A cauldron is defined as a “large metal pot with a lid and handle used to cook over an open fire.” Their history goes back to at least the late Bronze Age and were used for cooking and brewing purposes. The term “cauldron” is derived from old Norse and Germanic words meaning “hot place”. The term kettle is related to cauldron.
At a time when electricity didn’t exist and survival during the cold months depended on fire, the cauldron was a symbol of protection and life. The cauldron came as a welcome change to cooking after many used an earthenware pot to heat their food and brews. This was more difficult because it required dropping hot stones into the pot to cook what was inside. The cauldron came along and made cooking and brewing easier. And it came to be associated with women’s magic and eventually the witch’s magic.
The Witch’s Cauldron as a Magic Symbol
The cauldron symbolizes many things, namely the Divine Feminine, because it is viewed as the womb. It is related to creation, as in the womb of the earth. And therefore, it’s associated with witches and goddesses. Because food and ingredients for remedies are placed inside a cauldron and then transformed, the cauldron is a symbol of transformation and alchemy.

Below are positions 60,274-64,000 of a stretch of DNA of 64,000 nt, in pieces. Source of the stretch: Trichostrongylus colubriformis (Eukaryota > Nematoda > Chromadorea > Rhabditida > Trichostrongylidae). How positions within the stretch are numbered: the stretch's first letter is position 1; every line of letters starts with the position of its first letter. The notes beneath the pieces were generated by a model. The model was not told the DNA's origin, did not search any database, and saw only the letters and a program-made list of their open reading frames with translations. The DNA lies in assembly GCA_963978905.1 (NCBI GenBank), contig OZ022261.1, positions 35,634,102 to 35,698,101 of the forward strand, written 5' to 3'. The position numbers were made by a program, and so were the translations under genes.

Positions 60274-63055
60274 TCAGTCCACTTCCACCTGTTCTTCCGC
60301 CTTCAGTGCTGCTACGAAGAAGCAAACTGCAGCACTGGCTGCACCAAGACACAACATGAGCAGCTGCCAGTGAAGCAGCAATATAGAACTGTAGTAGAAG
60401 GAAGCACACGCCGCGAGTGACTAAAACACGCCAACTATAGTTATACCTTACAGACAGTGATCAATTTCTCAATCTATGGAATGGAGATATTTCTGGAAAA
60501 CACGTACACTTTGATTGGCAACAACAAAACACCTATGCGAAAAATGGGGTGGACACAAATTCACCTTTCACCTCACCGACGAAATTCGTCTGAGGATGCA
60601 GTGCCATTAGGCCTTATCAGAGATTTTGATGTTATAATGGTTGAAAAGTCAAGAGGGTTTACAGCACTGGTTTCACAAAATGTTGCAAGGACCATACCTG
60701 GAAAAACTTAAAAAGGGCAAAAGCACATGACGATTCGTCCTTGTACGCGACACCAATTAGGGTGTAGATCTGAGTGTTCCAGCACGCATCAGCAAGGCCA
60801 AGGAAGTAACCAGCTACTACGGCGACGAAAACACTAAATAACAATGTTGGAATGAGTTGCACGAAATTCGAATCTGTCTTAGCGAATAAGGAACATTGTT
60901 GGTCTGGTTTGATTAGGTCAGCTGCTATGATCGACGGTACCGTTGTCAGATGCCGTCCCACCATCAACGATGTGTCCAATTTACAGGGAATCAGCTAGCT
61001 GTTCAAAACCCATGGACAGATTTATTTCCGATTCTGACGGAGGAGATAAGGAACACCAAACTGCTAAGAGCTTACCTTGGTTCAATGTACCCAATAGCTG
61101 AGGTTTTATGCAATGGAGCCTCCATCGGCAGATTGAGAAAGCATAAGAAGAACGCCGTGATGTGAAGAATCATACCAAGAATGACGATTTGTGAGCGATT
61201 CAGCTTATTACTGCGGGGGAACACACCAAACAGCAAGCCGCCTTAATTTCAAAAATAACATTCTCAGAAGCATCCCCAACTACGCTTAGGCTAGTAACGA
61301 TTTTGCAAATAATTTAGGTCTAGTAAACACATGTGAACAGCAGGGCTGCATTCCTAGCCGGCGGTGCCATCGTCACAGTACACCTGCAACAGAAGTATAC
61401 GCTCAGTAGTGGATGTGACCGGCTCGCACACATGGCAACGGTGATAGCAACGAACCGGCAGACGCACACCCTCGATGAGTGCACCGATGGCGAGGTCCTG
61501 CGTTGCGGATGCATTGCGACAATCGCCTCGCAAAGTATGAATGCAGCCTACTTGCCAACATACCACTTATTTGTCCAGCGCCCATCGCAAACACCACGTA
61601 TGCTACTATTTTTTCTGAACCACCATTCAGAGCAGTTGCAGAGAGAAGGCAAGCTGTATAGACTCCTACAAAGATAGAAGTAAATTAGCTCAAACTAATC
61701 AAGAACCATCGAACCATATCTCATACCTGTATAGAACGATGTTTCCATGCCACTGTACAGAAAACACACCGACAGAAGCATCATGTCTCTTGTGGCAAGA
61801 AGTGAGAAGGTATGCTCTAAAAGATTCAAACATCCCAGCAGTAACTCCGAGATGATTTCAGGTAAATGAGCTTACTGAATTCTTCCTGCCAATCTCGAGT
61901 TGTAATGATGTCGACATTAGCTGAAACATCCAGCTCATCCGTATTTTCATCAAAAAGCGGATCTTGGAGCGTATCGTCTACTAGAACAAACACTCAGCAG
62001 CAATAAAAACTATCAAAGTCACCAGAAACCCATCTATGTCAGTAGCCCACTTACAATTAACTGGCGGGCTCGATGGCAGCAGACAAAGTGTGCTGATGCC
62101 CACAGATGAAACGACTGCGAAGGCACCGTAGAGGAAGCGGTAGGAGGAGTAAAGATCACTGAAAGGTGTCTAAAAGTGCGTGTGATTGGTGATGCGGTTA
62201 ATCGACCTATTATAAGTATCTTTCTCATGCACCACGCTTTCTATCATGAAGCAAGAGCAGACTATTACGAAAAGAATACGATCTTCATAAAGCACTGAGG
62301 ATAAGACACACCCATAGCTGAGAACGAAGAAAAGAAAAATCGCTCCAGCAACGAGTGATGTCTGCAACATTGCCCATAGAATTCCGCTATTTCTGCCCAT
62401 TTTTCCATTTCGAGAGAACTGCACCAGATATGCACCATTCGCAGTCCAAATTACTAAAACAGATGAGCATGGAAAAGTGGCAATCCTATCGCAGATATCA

Via Cerridwen’s Cauldron of Inspiration, it’s also a symbol of divine wisdom and rebirth. The four elements are an inherent part of every cauldron: the pot and food that goes inside, water and brews made inside, the fire that heats the cauldron, and the steam and smoke that comes out. The three legs represent the Celtic sacred number three: three main lunar phases, the life/death/rebirth cycle, and the triple goddess.